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In the third edition of Rudin's *Real and Complex Analysis, Rudin states Lusin's Theorem in an unusual way, and I think there may be an error. Here, $X$ is a locally compact Hausdorff space and $\mu$ is a measure on $X$. Here is his statement:

Suppose $f$ is a complex integrable function on $X$, $\mu(A)<\infty$, $f(x)=0$ if $x\notin A$, and that $\epsilon>0$. Then there exists a $g\in C_{c}(X)$ such that $$ \mu(\{x:f(x)\neq g(x)\})<\epsilon. $$

There is a bit more about some additional conditions we may place on $g$, but the part I am concerned about is in the above statement. To see my problem, consider the case of when $X=\mathbb{R}^{1}$ and $\mu$ is the Lebesgue measure. Let $K$ be a fat Cantor set of positive measure. Then $K$ is compact and totally disconnected. In particular, $K^{c}$ is dense in $\mathbb{R}^{1}$. I think setting $\epsilon$ to be anything less than $m(K)$ gives us a problem here if we are trying to approximate $\chi_{K}$.

On a similar note, any lower semi-continuous function that is bounded above by $\chi_{K}$ will also be bounded above by the zero function. Hence, if $v$ is such a function, we will always have $$ \int_{\mathbb{R}}(\chi_{K}-v)\,dm\geq m(K). $$ However, in his statement of the Vitali-Caratheodory theorem, he states that any $L^{1}$ function can be approximated from below arbitrarily close by lower semi-continuous functions. The function $\chi_{K}$ is obviously in $L^{1}$, so what is going wrong here?

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What problem do you see if $\epsilon<m(K)$? You can approximate $\chi_K$ with piecewise linear continuous functions $f_\epsilon$ such that $\mu\big(\{x:f_\epsilon(x)\ne\chi_K(x)\}\big)<\epsilon$. –  Brian M. Scott Mar 14 '12 at 23:28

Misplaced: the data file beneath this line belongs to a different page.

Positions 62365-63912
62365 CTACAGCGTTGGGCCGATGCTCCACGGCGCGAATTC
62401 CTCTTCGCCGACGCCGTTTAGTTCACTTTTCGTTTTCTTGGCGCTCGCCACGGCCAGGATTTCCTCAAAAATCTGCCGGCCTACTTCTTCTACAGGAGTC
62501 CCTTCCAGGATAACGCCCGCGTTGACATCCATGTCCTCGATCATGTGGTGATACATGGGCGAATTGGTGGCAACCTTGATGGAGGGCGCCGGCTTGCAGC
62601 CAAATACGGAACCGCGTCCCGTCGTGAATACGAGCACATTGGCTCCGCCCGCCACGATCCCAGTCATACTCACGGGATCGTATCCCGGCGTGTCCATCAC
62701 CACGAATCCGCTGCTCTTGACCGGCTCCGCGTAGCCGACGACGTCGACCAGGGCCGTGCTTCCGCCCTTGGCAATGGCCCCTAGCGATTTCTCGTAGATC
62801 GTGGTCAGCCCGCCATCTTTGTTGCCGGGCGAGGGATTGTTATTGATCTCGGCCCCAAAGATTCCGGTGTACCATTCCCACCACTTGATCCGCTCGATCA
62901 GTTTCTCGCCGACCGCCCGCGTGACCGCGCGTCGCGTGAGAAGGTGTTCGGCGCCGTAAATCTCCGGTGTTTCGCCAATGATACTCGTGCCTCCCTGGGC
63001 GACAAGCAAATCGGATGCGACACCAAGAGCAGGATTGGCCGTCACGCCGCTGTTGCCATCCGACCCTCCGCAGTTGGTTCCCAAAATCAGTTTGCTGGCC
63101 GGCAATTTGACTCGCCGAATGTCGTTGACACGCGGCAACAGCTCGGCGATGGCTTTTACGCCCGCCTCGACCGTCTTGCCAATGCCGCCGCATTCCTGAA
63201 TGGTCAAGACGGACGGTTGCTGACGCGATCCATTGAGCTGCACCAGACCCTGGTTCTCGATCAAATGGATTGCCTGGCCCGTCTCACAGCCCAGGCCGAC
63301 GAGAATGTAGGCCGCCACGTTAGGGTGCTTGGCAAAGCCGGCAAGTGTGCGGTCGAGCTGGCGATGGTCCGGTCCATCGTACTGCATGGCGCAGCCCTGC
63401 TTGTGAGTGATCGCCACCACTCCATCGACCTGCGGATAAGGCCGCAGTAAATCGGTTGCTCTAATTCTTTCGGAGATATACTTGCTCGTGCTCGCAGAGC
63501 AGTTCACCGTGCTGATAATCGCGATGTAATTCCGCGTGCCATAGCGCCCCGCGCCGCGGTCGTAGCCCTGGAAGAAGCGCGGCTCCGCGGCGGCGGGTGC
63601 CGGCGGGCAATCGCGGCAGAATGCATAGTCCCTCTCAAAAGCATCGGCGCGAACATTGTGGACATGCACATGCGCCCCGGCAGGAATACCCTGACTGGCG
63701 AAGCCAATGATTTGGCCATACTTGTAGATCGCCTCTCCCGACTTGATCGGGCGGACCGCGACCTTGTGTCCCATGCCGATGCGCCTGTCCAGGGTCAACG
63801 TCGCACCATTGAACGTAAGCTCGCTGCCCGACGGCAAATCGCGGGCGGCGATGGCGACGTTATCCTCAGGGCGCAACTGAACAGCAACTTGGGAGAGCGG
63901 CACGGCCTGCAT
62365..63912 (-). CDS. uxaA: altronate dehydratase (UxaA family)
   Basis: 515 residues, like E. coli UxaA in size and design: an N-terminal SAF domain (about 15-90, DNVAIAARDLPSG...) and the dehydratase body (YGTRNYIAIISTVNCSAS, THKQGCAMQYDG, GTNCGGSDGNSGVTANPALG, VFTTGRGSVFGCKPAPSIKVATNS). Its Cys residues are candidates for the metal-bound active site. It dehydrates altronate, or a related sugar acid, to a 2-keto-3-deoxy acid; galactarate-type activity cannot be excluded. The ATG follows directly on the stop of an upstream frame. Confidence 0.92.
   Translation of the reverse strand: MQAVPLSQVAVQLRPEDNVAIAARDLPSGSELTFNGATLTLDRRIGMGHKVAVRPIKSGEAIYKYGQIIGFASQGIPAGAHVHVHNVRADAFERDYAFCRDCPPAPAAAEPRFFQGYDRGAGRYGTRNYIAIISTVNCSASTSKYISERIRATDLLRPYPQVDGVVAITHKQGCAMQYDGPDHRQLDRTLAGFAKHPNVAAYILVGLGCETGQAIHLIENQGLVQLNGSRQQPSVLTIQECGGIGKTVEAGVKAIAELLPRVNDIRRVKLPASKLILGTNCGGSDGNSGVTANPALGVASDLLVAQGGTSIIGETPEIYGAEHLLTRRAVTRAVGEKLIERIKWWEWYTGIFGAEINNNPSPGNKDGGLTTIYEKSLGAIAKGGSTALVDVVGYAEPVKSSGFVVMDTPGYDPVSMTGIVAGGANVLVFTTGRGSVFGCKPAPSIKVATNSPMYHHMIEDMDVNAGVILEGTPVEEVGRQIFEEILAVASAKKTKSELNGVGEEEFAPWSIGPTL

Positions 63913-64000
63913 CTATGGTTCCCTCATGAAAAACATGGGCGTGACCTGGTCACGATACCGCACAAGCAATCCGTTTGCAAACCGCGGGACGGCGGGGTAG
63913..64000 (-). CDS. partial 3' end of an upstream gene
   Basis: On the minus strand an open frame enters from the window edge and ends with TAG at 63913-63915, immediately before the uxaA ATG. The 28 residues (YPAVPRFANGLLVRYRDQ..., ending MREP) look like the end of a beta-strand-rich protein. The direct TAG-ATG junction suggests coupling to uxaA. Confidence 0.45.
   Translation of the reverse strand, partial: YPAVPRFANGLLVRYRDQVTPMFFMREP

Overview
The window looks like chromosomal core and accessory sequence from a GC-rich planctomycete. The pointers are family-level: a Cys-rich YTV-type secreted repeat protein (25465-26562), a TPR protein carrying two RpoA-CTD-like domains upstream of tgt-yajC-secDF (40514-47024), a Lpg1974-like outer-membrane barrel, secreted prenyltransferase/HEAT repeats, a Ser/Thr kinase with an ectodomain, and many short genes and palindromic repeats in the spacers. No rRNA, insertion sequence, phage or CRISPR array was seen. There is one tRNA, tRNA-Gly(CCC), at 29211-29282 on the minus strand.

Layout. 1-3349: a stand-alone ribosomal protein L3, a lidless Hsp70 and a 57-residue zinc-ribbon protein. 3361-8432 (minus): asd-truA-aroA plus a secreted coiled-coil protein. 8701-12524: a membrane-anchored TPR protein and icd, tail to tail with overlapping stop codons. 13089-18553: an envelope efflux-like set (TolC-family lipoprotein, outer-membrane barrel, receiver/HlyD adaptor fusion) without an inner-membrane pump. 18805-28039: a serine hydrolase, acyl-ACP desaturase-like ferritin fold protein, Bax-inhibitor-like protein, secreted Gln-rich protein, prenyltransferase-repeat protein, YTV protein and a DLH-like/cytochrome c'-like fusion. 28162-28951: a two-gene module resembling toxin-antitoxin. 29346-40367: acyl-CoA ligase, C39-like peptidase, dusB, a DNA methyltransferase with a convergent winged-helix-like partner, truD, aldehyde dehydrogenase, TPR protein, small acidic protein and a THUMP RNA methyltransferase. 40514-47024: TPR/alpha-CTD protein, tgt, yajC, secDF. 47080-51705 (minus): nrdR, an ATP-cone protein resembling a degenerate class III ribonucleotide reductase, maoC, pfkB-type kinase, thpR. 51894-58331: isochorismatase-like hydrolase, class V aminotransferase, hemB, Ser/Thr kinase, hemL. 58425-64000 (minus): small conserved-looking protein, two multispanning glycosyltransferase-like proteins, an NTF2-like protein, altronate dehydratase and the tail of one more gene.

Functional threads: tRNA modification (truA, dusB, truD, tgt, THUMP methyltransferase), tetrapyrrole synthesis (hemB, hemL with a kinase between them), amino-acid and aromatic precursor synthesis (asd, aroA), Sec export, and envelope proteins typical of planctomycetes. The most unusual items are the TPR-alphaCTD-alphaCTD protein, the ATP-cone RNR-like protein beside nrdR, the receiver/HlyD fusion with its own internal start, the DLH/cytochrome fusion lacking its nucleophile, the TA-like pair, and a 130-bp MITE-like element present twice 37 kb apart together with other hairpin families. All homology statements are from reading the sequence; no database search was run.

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up vote 6 down vote accepted

Rudin's statement of Lusin's theorem is correct. I suppose you're thinking of $f = I_K$, the indicator function of $K$.
Let $d(x) = \text{dist}(x,K)$ be the distance from $x$ to $K$, which is a continuous function that is 0 iff $x \in K$, and consider the functions $g_n(x) = \max(1 - n d(x),0)$. Then it is not hard to show that $\mu(\{x: f(x) \ne g_n(x)\}) = \mu(\{x: 0 < d(x) < 1/n\}) \to 0$ as $n \to \infty$.

The Vitali-Caratheodory theorem should state that an $L^1$ function can be approximated from below by upper semicontinuous functions and from above by lower semicontinuous functions. Are you sure you're quoting Rudin correctly?

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Oh wow, I got my upper and lowe semicontinuous functions backwards in my counterexample from they way they are in the theorem. Thank you for explaining why $I_{K}$ fails, I appreciate your response. –  Alex Lapanowski Mar 14 '12 at 23:23

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